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‘Single and childless’ adults are less happy than married couples: scholars

‘Marital status is and has been a very important marker for happiness,’ researcher wrote

Married couples are happier than “single and childless” adults, according to research from the University of Chicago and commentary from a University of Virginia sociologist.

A new paper from University of Chicago economist Sam Peltzman found that “the married population is over 30 points happier than the unmarried, and that number has hardly changed since the 1970s.”

“Marital status is and has been a very important marker for happiness,” Peltzman wrote. He based his academic paper on data from the General Social Survey.

“Being married is the most important differentiator with a 30-percentage point happy-unhappy gap over the unmarried,” he concluded. “Conservatives are distinctly happier than liberals as are people who trust others or the Federal government,” he also found.

The findings show the importance of promoting matrimony, according to Bradford Wilcox, a UVA sociologist and a director of the National Marriage Project at the public university.

“Americans who are married with children are now leading happier and more prosperous lives, on average, than men and women who are single and childless,” Wilcox wrote with David Bass at Unherd.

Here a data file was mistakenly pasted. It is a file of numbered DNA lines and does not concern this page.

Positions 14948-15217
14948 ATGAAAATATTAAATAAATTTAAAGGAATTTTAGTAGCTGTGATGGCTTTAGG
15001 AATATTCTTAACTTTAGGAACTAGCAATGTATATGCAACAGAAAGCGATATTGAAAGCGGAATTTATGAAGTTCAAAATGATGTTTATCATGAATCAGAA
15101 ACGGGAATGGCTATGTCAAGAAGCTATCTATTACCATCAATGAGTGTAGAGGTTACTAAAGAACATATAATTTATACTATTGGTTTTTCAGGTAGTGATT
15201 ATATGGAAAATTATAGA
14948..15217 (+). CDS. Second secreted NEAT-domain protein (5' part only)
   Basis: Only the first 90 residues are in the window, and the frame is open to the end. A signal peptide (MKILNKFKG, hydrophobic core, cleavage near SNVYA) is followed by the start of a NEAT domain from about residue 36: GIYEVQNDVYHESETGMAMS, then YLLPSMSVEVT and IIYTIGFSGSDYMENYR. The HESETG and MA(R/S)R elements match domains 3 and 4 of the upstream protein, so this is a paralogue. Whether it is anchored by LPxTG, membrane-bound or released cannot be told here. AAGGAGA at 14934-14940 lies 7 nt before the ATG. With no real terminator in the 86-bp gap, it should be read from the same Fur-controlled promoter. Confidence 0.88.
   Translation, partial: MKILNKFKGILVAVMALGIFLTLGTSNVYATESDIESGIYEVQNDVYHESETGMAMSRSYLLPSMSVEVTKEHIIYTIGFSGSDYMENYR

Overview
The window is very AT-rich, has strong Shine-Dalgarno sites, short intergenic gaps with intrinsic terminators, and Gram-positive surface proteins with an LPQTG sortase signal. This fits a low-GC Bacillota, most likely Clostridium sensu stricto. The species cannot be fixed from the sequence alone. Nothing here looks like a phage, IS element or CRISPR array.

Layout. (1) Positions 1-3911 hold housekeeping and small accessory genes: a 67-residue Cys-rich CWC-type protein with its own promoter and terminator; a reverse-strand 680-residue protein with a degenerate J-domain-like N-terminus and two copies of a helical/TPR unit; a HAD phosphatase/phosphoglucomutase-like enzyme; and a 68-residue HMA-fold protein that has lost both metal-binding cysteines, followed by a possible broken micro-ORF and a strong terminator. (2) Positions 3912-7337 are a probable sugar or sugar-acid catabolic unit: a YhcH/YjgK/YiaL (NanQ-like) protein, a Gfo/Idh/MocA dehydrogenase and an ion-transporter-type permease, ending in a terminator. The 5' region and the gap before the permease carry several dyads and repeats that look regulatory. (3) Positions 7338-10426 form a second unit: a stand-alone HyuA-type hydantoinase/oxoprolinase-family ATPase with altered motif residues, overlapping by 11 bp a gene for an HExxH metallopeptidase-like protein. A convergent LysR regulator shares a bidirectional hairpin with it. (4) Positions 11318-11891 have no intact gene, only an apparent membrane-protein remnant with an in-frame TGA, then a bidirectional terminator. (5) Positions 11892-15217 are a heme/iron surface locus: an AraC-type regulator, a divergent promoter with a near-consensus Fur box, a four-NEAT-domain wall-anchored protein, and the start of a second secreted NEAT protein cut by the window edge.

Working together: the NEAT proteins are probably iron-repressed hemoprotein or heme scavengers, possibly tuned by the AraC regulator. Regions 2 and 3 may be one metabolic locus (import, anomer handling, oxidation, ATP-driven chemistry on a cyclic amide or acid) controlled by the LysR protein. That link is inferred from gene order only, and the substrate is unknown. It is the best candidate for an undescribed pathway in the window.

“To fix what ails America, we need to renew marriage and familial ties, especially in poor and working-class communities where the fabric of family life is weakest,” they wrote.

The pair then suggested several policies, such as fixing the tax code, that would incentivize marriage.

They wrote:

A big step forward would be to eliminate marriage penalties that keep too many parents from exchanging vows. The blame lies at the federal level, where policymakers have established tax and safety-net benefits over the last six decades that too frequently punish marriage, especially for the working class and poor. Programmes like Medicaid and the Earned Income Tax Credit, for instance, often penalise couples with kids if they marry. The Government must stop making marriage a bad financial bet for lower-income families.

“It’s well past time we acknowledged that helping American men and women build meaningful and satisfying lives for themselves and their children requires a renewed emphasis on the importance of marriage,” Wilcox and Bass wrote. “This should not be dependent on where they sit across the class divide.”

MORE: Notre Dame researcher says schools should encourage marriage

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About the Author
Associate Editor
Matt has previously worked at Students for Life of America, Students for Life Action and Turning Point USA. While in college, he wrote for The College Fix as well as his college newspaper, The Loyola Phoenix. He holds a B.A. from Loyola University-Chicago and an M.A. from the University of Nebraska-Omaha. He lives in northwest Indiana with his family.